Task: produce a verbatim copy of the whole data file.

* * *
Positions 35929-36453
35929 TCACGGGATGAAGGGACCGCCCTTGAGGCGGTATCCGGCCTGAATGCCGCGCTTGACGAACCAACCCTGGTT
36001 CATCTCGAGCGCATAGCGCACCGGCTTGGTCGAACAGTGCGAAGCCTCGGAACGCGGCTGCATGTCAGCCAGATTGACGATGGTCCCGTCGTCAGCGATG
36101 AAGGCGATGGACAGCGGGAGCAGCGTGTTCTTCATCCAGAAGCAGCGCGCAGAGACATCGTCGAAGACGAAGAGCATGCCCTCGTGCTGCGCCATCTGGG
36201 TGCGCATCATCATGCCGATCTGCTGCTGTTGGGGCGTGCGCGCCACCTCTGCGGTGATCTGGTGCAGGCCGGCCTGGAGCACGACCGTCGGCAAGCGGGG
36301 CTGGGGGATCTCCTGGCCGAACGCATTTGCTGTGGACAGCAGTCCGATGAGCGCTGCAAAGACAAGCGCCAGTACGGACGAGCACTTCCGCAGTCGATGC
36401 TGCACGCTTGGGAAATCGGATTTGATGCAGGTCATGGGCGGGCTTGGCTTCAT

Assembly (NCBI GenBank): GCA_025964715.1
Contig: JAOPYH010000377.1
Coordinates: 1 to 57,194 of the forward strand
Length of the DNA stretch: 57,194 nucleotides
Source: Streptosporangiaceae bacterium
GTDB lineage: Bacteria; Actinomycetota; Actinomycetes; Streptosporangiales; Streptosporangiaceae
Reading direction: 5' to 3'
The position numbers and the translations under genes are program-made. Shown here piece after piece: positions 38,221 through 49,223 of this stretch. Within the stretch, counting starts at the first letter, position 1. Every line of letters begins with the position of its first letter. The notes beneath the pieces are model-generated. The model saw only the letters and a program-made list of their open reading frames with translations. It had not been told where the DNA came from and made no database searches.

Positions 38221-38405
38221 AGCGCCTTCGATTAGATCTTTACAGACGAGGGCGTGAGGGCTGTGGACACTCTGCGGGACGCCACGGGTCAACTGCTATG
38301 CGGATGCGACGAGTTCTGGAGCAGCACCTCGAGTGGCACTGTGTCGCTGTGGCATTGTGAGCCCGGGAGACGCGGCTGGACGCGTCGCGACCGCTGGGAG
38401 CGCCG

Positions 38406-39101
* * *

Positions 35929-36453
35929 TCACGGGATGAAGGGACCGCCCTTGAGGCGGTATCCGGCCTGAATGCCGCGCTTGACGAACCAACCCTGGTT
36001 CATCTCGAGCGCATAGCGCACCGGCTTGGTCGAACAGTGCGAAGCCTCGGAACGCGGCTGCATGTCAGCCAGATTGACGATGGTCCCGTCGTCAGCGATG
36101 AAGGCGATGGACAGCGGGAGCAGCGTGTTCTTCATCCAGAAGCAGCGCGCAGAGACATCGTCGAAGACGAAGAGCATGCCCTCGTGCTGCGCCATCTGGG
36201 TGCGCATCATCATGCCGATCTGCTGCTGTTGGGGCGTGCGCGCCACCTCTGCGGTGATCTGGTGCAGGCCGGCCTGGAGCACGACCGTCGGCAAGCGGGG
36301 CTGGGGGATCTCCTGGCCGAACGCATTTGCTGTGGACAGCAGTCCGATGAGCGCTGCAAAGACAAGCGCCAGTACGGACGAGCACTTCCGCAGTCGATGC
36401 TGCACGCTTGGGAAATCGGATTTGATGCAGGTCATGGGCGGGCTTGGCTTCAT

Assembly (NCBI GenBank): GCA_025964715.1
Contig: JAOPYH010000377.1
Coordinates: 1 to 57,194 of the forward strand
Length of the DNA stretch: 57,194 nucleotides
Source: Streptosporangiaceae bacterium
GTDB lineage: Bacteria; Actinomycetota; Actinomycetes; Streptosporangiales; Streptosporangiaceae
Reading direction: 5' to 3'
The position numbers and the translations under genes are program-made. Shown here piece after piece: positions 38,221 through 49,223 of this stretch. Within the stretch, counting starts at the first letter, position 1. Every line of letters begins with the position of its first letter. The notes beneath the pieces are model-generated. The model saw only the letters and a program-made list of their open reading frames with translations. It had not been told where the DNA came from and made no database searches.

Positions 38221-38405
38221 AGCGCCTTCGATTAGATCTTTACAGACGAGGGCGTGAGGGCTGTGGACACTCTGCGGGACGCCACGGGTCAACTGCTATG
38301 CGGATGCGACGAGTTCTGGAGCAGCACCTCGAGTGGCACTGTGTCGCTGTGGCATTGTGAGCCCGGGAGACGCGGCTGGACGCGTCGCGACCGCTGGGAG
38401 CGCCG

Positions 38406-39101